November 23, 2003 |
President Bush broke his campaign promise to Nevadans and rushed ahead with plans to develop a national nuclear waste repository in the state, the speaker of the Nevada Assembly said in the weekly Democratic radio address. The decision by the Bush administration to move forward on the Yucca Mountain project has serious consequences not only for Nevada but for the 38 million Americans who live near the highways and rail lines where the waste will be hauled, Speaker Richard Perkins said.
CALIFORNIA | LOCAL
April 6, 2003 |
Contamination from a hazardous-waste dump on the former El Toro Marine base threatens to complicate the Navy's plan to auction off a portion of the base for new homes this summer. The closed 9-acre dump was used for discarded construction material, and in a recent environmental report, released in draft form, the Navy gave the dump site its worst possible rating for contamination. According to the Navy, that means the land in its present condition cannot be sold or leased.
CALIFORNIA | LOCAL
March 28, 2003 |
A San Diego Superior Court judge ruled that US Ecology Inc., the firm that sought unsuccessfully to build a low-level radioactive waste dump in the Mojave Desert near Needles, was not entitled to collect nearly $223 million in expenses and lost profits from the state. When the U.S. Department of the Interior declined to transfer the federally owned site for the dump to California because of unresolved safety issues, the state sued the federal government and lost in 1999. After Gov.
CALIFORNIA | LOCAL
February 15, 2003 |
Federal environmental officials, announcing "an important step" in efforts to clean up the Casmalia toxic waste site in northern Santa Barbara County, said Friday that 50 private companies and federal agencies have agreed to pay almost $32 million toward the overall estimated cleanup cost of $272 million.
September 23, 2002 |
Current plans for the nuclear waste repository at Yucca Mountain do not include enough space to hold all of the liquid radioactive waste to be produced by the federal government, according to an Energy Department official.
July 23, 2002 |
A Senate subcommittee voted Monday to cut more than one-third of the money President Bush requested for work at the proposed nuclear waste burial site at Yucca Mountain in Nevada. The panel, headed by Sen. Harry Reid (D-Nev.), a foe of the storage site, would provide $336 million for preliminary work at the location, which is 90 miles northwest of Las Vegas. The president, a supporter of the plan, proposed $525 million, the same amount a House version of the bill would provide.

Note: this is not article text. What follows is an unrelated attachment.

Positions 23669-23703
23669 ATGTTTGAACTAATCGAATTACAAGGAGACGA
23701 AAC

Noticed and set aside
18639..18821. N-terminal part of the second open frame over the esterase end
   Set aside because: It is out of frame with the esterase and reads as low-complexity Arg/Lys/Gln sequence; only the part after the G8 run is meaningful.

July 8, 2002 |
Opponents of a plan to bury nuclear waste in Nevada rallied in Las Vegas and called on the U.S. Senate to reject the Yucca Mountain proposal during a vote that could come this week. "This is a huge public health issue for the entire country," said Deborah Huber, one of about 175 protesters. "They talk about homeland security, but transporting this across the country is a terrorists' dream come true."
June 21, 2002 |
A federal appeals court Thursday rejected Gov. Jim Hodges' last-minute attempt to stop plutonium shipments from entering South Carolina. Hodges had sought an order barring the shipments while he appeals a ruling allowing them. The federal shipments from the Rocky Flats facility in Colorado to the Savannah River Site in Aiken could begin as early as Saturday. Also Thursday, the U.S. 4th Circuit Court of Appeals agreed to expedite Hodges' case, setting oral arguments for July 10.
June 15, 2002 |
Gov. Jim Hodges ordered state troopers and other authorities to South Carolina's borders to stop federal shipments of plutonium that could begin arriving from Colorado as early as this weekend. Hodges, who has vehemently opposed the shipments, read a statement in Columbia declaring a state of emergency but refused to answer any questions about specific plans for roadblocks or other barricades at the Savannah River Site, a nuclear weapon complex near Aiken.
May 17, 2002 |
WASHINGTON -- Secretary of Energy Spencer Abraham acknowledged Thursday that a proposed Nevada waste dump will be too small to accommodate all the nation's nuclear waste and might have to be expanded. Under intense questioning from Nevada's two senators, Abraham conceded that the Yucca Mountain repository as envisioned could handle only a fraction of the waste expected to be generated by commercial power plants and the government in the coming decade.